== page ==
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Voluntary and involuntary childlessness in female veterans: associations with sexual assault.

Ryan GL, Mengeling MA, Booth BM, Torner JC, Syrop CH, Sadler AG. Voluntary and involuntary childlessness in female veterans: associations with sexual assault. Fertility and Sterility. 2014 Aug 1; 102(2):539-47.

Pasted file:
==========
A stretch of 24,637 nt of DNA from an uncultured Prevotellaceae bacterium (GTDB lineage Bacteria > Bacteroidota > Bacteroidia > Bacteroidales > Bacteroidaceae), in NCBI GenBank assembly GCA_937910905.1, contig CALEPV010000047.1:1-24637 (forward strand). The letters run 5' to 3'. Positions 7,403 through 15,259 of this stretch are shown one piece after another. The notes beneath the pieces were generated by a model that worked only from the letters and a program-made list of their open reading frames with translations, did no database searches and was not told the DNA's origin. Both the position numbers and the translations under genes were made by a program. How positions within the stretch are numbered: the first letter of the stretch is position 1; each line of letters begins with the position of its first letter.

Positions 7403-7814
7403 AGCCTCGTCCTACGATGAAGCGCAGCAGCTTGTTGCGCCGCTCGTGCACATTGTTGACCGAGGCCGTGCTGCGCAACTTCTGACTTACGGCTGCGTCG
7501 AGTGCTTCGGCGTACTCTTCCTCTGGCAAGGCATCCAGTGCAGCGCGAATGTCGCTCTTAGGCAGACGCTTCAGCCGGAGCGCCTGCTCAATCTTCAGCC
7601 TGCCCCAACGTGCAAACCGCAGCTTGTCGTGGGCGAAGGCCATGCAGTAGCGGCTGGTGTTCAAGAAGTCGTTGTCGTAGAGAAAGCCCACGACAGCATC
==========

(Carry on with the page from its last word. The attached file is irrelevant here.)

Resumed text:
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OBJECTIVE: To assess associations between lifetime sexual assault and childlessness in female veterans. DESIGN: Cross-sectional, computer-assisted telephone interview study. SETTING: Two Midwestern Veterans Administration (VA) medical centers. PATIENT(S): A total of 1,004 women aged = 52 years, VA-enrolled between 2000 and 2008. INTERVENTION(S): None. MAIN OUTCOME MEASURE(S): Sociodemographic variables, reproductive history and care utilization, and mental health. RESULT(S): A total of 620 veterans (62%) reported at least one attempted or completed sexual assault in their lifetime (LSA). Veterans with LSA more often self-reported a history of pregnancy termination (31% vs. 19%) and infertility (23% vs. 12%), as well as sexually transmitted infection (42% vs. 27%), posttraumatic stress disorder (32% vs. 10%), and postpartum dysphoria (62% vs. 44%). Lifetime sexual assault was independently associated with termination and infertility in multivariate models; sexually transmitted infection, posttraumatic stress disorder, and postpartum dysphoria were not. The LSA by period of life was as follows: 41% of participants in childhood, 15% in adulthood before the military, 33% in military, and 13% after the military (not mutually exclusive). Among the 511 who experienced a completed LSA, 23% self-reported delaying or foregoing pregnancy because of their assault. CONCLUSION(S): This study demonstrated associations between sexual assault history and pregnancy termination, delay or avoidance (voluntary childlessness), and infertility (involuntary childlessness) among female veterans. Improved gender-specific veteran medical care must attend to these reproductive complexities.

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